This was also an opportunity to start testing some of my structural changes. One of those was a requirement that I bring in a senior partner for all big projects. The first person who came to mind was Kristin, who, to my delight, agreed to join me.

Another change was an intention to create opportunities for people who were less experienced than me, but who were as passionate as I was about collaboration and who were hungry to learn.

I had recently met Rebecca Petzel at a tweet-up organized by Christina Jordan. I was literally on my way out the door when I met Rebecca, but she stuck out for three reasons. First, she had started a cohort in graduate school that called themselves “collaboration ninjas.” Second, she had moved to the Bay Area without a job because she was drawn by the people here and their purpose. Third, when I told her I was a collaboration consultant, she was absolutely delighted. She had no idea that such a job title actually existed!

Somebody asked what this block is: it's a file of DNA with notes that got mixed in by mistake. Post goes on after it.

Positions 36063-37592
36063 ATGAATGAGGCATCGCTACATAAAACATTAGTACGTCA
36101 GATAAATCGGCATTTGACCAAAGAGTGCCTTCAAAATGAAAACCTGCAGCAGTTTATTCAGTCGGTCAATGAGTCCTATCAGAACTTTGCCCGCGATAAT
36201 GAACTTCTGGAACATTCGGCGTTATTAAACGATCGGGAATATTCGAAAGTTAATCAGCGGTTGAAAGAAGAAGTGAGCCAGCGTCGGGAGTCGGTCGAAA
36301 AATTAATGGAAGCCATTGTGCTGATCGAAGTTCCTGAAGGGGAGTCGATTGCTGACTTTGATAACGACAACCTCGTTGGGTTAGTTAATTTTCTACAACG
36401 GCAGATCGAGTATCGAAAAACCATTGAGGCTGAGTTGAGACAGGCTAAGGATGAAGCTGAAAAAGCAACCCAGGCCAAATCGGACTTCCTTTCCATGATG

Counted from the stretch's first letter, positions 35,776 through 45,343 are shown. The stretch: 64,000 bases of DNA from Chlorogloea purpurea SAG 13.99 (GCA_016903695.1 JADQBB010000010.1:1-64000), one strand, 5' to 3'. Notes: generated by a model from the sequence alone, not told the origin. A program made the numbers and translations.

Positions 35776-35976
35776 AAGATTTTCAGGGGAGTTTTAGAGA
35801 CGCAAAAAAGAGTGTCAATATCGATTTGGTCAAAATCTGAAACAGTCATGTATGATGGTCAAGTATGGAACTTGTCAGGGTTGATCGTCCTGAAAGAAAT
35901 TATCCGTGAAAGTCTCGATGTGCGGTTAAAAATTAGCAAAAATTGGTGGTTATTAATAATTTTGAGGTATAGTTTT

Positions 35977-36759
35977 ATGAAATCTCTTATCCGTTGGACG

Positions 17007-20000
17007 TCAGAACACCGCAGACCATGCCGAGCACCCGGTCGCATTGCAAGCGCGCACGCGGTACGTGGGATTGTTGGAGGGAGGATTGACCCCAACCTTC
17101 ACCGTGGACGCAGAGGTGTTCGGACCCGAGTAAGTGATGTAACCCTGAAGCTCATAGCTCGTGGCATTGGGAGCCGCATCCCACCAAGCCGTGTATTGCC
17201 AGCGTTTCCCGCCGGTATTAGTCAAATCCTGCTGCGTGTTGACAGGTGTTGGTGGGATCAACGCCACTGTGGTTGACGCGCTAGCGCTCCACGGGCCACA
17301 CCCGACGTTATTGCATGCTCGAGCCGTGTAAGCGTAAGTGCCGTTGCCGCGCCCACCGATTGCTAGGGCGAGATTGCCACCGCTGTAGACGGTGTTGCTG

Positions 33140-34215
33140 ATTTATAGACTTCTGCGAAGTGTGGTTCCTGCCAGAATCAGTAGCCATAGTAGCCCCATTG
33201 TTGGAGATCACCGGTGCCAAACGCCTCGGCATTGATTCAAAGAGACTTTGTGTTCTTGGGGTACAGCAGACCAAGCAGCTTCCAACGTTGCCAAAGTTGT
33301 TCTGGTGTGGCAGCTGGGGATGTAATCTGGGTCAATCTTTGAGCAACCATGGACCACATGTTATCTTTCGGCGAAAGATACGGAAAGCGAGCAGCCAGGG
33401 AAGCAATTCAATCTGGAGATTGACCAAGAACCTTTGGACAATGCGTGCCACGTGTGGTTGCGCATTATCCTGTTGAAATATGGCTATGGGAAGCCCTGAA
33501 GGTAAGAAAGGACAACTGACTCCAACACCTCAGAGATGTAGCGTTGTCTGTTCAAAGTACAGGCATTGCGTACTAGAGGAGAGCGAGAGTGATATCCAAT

We had coffee a few times, where I learned more about her work and her drive. In the process of putting together our team, I learned that Rebecca was thinking about transitioning from her job as community catalyst at Myoo Create. I told her about Harry, and I set up a meeting with Kristin. The three of us clicked, and the third member of our team was in place.

Groupaya